In 2019, Aimee was sued by the Anthem Community Council for violating HOA rules. What should have been a straightforward case about whether there were any violations was instead a perfect illustration of the brand of "justice" being offered to residents of the North Valley.
- THE JUDGE WAS PREJUDICED. At the pre-trial meeting, before any evidence was presented by either party, Judge Gerald Williams declared that "There is no doubt you owe some amount of money to them [the HOA]". A court is a place for determining facts, but this cannot happen when the judge assumes the facts without any evidence.
- THE JUDGE WAS LAZY. Aimee filed a counterclaim alleging that there was an invalid lien on her home. Without any explanation, Judge Williams threw out Aimee's counterclaim. The rules for dismissing a counterclaim are no different than for dismissing a lawsuit, and the judge should have given Aimee a hearing. The appeals court reinstated Aimee's countersuit, but you should not have to appeal to get justice in the North Valley.
- THE JUDGE WAS APATHETIC. Judge Williams decided the case in favor of the HOA by granting a "summary judgment", which is used only when facts aren't in dispute and the parties only disagree about how the law should be applied. This was completely inappropriate in Aimee's case, where the two sides were arguing about whether HOA rules were violated. The appeals court overturned the summary judgment and Aimee learned that Judge Williams is repeatedly overturned on appeal for incorrectly granting summary judgment.
- THE JUDGE WAS MALICIOUS. Aimee lost her case before Judge Williams and was ordered to pay a crazy judgment of $12,386.90. In addition to being wildly inappropriate for a case involving HOA violations, this amount is not even within the $10,000 limit for cases in justice court. More than a year after she was sued, the judgment in Aimee's case was overturned by the appeals court and transferred to the Hassayampa Justice Court. Now in front of a new judge, Aimee was able to reach a settlement where, instead of Aimee paying more than $12,000, the HOA paid her $1,000 to settle her counterclaim. Appealing the lawsuit and removing it from Judge Williams' courtroom made a $13,000 difference to Aimee.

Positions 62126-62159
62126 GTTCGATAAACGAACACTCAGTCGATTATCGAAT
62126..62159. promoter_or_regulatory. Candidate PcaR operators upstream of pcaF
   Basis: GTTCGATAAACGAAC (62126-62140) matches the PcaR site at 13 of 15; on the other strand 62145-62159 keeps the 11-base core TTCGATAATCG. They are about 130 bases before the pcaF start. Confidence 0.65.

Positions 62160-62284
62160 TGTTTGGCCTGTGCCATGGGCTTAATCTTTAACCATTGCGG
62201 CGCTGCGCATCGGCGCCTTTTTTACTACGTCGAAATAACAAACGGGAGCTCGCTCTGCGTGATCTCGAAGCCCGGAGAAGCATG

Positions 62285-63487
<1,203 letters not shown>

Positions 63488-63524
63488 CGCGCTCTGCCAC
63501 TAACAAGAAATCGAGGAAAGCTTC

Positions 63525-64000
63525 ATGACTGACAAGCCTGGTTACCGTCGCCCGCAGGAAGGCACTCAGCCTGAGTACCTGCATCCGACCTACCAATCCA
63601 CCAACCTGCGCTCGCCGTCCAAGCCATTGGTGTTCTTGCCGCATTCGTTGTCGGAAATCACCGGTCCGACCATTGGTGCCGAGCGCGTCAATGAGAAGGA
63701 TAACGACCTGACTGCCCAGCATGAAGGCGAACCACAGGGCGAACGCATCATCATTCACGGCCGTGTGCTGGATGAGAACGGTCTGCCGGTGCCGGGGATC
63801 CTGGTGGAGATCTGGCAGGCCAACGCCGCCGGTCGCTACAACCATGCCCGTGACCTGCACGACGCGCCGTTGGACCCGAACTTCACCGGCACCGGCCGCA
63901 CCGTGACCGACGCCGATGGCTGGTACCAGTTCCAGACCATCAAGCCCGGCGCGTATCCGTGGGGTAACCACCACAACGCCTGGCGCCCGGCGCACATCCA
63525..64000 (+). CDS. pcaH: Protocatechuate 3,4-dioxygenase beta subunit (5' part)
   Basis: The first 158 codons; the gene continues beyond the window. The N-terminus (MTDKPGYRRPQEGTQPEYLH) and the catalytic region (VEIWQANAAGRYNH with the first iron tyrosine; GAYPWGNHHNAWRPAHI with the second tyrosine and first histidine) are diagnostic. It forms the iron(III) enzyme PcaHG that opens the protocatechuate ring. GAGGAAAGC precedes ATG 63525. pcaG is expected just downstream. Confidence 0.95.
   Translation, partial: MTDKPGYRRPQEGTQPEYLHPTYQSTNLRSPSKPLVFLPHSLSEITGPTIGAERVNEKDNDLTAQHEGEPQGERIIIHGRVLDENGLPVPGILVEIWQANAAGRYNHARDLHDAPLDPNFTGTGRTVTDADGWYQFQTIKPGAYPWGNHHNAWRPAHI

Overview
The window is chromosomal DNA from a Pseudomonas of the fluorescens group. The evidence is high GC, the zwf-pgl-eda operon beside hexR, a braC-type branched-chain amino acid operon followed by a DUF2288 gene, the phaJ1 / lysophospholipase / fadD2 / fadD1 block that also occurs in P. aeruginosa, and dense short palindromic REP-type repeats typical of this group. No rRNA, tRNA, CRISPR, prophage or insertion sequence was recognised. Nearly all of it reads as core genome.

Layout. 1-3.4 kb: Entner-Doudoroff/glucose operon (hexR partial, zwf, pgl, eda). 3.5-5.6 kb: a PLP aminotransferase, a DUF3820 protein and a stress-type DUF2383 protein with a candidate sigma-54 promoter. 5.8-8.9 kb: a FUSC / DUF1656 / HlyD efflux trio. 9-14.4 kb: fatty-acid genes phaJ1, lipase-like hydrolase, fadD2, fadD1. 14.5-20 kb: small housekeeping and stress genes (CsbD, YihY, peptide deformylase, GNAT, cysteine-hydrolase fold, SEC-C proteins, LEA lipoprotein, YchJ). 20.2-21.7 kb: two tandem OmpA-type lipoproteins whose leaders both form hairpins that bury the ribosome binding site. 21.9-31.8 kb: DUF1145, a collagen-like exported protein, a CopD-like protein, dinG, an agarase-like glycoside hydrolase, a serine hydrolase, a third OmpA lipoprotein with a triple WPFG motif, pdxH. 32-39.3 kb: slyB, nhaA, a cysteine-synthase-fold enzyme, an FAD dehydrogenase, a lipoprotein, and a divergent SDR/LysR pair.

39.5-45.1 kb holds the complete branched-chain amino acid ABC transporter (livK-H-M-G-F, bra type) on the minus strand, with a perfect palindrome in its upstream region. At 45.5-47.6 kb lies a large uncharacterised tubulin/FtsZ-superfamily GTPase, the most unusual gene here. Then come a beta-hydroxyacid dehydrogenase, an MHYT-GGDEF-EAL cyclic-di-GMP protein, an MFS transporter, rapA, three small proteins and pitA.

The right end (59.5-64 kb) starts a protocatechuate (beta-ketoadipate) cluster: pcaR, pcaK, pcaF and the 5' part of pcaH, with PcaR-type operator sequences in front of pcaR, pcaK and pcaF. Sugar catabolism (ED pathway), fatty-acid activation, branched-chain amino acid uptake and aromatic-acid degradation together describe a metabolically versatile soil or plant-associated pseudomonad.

Appealing a bad decision in justice court is expensive and risky. Aimee was lucky because the list of Judge Williams' mistakes was long and egregious. In cases that rely less on documentary evidence--like those involving traffic offenses or misdemeanors--a successful appeal is unlikely. Especially in these types of cases, you need a judge who will be fair and open to evidence from both sides. The voters in the North Valley must demand fairness from their justice of the peace and not hope for it on appeal.